temperature under gentle stirring for a time sufficient, e.g., about 1 hour, for swelling equilibrium to be

attained. The gel volume of the polymeric gelling agent is then calculated from the weight fraction of the polymeric gelling agent in grams of synthetic urine per gram of polymeric gelling agent is then calculated from the weight fraction of the polymeric gelling agent in the suspension and the ratio of the liquid volume excluded from the formed hydrogel to the total volume of the suspension.

The gel volume of the gelling agents used in the absorbent core 5 herein will generally be at least about 20.0 grams of synthetic urine per gram of polymeric gelling agent. More preferably, the gel volume of the materials employed will range from about 20.0 to about 60.0, most preferably from about 22.0 to about 35.0 grams of synthetic urine per gram of polymeric gelling agent.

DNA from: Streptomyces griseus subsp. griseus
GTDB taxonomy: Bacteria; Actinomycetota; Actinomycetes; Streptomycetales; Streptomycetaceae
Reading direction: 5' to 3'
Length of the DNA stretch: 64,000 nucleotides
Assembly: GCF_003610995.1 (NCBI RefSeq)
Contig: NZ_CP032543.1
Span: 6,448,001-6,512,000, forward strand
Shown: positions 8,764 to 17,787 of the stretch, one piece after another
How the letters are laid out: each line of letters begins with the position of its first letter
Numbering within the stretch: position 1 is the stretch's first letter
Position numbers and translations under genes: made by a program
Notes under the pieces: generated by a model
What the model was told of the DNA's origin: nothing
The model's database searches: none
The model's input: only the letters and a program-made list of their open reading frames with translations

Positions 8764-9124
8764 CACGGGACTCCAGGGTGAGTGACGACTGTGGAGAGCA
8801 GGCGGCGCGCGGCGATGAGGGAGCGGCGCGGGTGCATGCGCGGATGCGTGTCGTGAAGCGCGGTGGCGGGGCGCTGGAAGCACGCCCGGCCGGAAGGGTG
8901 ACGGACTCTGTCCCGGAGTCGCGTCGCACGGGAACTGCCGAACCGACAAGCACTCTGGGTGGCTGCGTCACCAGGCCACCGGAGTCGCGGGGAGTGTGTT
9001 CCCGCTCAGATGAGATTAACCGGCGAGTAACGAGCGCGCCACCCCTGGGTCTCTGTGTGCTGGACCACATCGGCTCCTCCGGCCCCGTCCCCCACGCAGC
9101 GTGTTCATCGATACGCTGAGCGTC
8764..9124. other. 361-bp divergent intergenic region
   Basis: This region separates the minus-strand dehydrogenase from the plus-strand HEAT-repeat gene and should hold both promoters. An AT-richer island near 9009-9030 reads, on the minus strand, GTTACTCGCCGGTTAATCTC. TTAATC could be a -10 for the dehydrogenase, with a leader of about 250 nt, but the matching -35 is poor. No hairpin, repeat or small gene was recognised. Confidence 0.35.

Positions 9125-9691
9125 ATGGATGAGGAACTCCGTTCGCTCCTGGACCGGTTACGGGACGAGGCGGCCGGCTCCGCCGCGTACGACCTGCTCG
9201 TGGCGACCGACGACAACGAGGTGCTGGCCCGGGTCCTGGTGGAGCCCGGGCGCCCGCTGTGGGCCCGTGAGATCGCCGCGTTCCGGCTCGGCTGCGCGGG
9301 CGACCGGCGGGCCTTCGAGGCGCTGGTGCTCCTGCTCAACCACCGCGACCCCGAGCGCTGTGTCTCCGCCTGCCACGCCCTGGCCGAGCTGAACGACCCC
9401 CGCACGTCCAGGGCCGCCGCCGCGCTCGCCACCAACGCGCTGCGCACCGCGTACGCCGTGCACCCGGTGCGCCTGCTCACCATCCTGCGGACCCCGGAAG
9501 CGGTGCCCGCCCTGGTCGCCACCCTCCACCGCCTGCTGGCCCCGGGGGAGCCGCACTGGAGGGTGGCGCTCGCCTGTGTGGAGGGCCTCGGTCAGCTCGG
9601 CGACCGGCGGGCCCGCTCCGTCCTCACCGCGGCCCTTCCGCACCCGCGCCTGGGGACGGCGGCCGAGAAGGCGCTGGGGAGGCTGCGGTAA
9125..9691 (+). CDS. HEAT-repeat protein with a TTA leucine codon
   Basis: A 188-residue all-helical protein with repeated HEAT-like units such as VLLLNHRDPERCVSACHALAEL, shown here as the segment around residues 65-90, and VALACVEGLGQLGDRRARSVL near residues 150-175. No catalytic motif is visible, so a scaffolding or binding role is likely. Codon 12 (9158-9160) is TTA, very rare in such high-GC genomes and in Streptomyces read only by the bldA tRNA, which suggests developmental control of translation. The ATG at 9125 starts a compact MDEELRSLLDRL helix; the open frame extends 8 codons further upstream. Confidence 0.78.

In a preferred embodiment, the sanitary napkin has a minimum core width measured along the transverse center line 16, of 70 mm, the centeral acquisition zone 15 comprising between 0 and 3.5 gram per square foot,

preferably about 0 gram/square foot polymeric absorbent gelling material of the type. The width w of the

acquisition zone 15 is between 10 and 20 mm, preferably about 15 mm. The concentration of polymeric absorbent gelling material in the side zones 17 and 19 is preferably an even distribution, i.e. constant in the direction, of the transverse center line of about 4 gram/square foot for an acquisition zone of width w of 15 mm, and 5.5